UK Energy: Record Breaking Surge in Day Ahead Electricity Prices

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In mid January, U.K. day ahead baseload power prices hit close to £200/MWh, and intra-day, half hourly auction prices on the N2Ex exchange reached an eye-watering £1500/MWh. This surge, and these record-breaking prices, followed the National’s Grid sixth supply margin notice of the winter season.

UK Day-Ahead Power prices 2020-2021

Although remarkable in itself, this was not an isolated event. Britain’s supply margins – the difference between available generation capacity and demand - have been under pressure for a number of years. Recent warnings from National Grid in relation to tightness within the electricity system have been rolling in since late November, with spikes in day-ahead pricing as a result. These capacity market notices, provided four hours in advance, are issued by the National Grid when there is a perceived risk of a supply-demand imbalance.

The primary driver of such warnings, and the associated volatility around day-ahead prices, is generally as a result of a shift to colder, calmer conditions typically associated with winter weather. Such a shift increases the nation’s gas demand for both heating load and power generation with renewable generation – particularly wind generated supply – falling, and with available capacity being squeezed as a result. Cold and calm conditions did, indeed, precipitate the extreme price volatility that we witnessed in early January. However, a combination of other factors has helped create the perfect storm that exacerbated this sharp and sudden climb.

Firstly, demand-side pressures have been greater than expected. Clearly, industrial output has fallen due the various restrictions and lockdown measures that have been introduced due to Covid, with demand for electricity from this sector consequently falling.  However, some of the slack in industrial demand has been offset by a significant pick-up in residential heating demand – primarily due to working from home and school closures. This has been further exacerbated by a nationwide spell of cold weather and low temperatures, which saw U.K. power demand jump to levels close to those seen in the same period in 2020, in spite of the lockdown restrictions in place.

Secondly, electricity interconnectors between countries play an integral role for balancing Britain’s electricity demand requirements on the transmission network, specifically on a day-ahead basis. Under normal circumstances, higher U.K. prices would attract interconnector flows from neighbouring countries, namely France, the Netherlands and Northern Ireland. However, much of northwest Europe have also been experiencing similar cold temperatures and extreme weather events, leading to their own domestic capacity tightness. Furthermore, with the closure of the Netherlands connector for repairs and a reduction in France’s nuclear output to 82% due to a plant outage, this only helped further reduce available flows to the UK.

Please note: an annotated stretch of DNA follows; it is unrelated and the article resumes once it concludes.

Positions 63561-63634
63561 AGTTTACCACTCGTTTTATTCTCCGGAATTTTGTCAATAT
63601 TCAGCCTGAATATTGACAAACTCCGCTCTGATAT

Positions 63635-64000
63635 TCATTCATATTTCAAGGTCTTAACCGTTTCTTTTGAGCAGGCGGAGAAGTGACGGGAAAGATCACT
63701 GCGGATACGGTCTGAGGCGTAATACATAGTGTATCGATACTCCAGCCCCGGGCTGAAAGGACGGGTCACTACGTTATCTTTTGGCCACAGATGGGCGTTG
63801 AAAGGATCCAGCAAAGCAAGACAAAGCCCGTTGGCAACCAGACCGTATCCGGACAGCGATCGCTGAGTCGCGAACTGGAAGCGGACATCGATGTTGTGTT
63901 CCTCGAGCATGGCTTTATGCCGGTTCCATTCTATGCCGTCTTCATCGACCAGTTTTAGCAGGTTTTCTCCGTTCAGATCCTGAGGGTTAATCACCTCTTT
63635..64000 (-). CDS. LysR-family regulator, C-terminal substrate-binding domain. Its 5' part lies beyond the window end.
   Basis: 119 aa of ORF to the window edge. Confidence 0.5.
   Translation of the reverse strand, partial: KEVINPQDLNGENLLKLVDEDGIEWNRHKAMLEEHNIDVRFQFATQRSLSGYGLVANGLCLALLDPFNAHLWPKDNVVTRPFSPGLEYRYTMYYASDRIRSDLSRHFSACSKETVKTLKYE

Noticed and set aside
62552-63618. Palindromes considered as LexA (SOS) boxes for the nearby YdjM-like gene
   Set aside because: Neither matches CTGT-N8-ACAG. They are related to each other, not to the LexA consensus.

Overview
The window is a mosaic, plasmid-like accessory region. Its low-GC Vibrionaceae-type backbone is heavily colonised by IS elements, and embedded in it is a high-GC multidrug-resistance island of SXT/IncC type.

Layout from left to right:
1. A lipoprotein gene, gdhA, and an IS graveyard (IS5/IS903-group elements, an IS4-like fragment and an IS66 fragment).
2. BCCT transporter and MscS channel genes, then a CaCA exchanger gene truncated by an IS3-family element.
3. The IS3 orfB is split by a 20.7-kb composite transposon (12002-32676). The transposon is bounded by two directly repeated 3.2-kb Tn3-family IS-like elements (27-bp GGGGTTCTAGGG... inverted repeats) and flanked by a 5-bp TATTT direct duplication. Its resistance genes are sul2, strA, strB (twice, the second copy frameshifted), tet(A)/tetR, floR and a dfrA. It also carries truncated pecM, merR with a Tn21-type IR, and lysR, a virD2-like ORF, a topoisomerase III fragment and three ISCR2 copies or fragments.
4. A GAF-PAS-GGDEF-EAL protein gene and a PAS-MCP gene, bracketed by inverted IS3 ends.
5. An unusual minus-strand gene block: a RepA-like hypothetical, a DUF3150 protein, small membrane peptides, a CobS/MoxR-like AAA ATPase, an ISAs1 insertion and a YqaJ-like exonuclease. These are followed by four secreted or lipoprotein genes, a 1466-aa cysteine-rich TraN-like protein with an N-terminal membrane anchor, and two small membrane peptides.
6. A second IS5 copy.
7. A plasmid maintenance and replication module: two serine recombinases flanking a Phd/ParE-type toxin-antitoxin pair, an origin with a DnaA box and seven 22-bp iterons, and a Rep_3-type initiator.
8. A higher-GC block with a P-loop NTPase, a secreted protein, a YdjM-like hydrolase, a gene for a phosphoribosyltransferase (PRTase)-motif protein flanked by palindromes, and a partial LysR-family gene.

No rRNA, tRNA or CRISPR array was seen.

Thirdly, Brexit and the U.K.’s decoupling of the UK’s electricity market from the European energy markets from 1st January are also likely to have played a part. Previously, interconnector capacity was allocated implicitly together with electricity sold in the spot market, rather than the interconnector capacity being sold separately in explicit auctions as it is now. Although, it isn’t entirely clear the exact contribution this may have had to January’s dramatic spot market surge, such interconnector inefficiencies appear likely to have exacerbated the spike in prices.  

Understanding the market dynamics behind energy price volatility is a key element in managing our clients’ energy exposure. By developing a Strategic Energy Risk Plan (SERP), NUS’ Markets, Trading and Risk (MTR) team enable our clients to manage these and other associated risks in a controlled and structured manner / fashion. With over 40 years combined experience in energy markets and risk management, MTR is well placed to provide the type of expertise necessary to deal with the increased market complexities as the U.K. generation mix becomes ever more diverse.

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Ron McDermid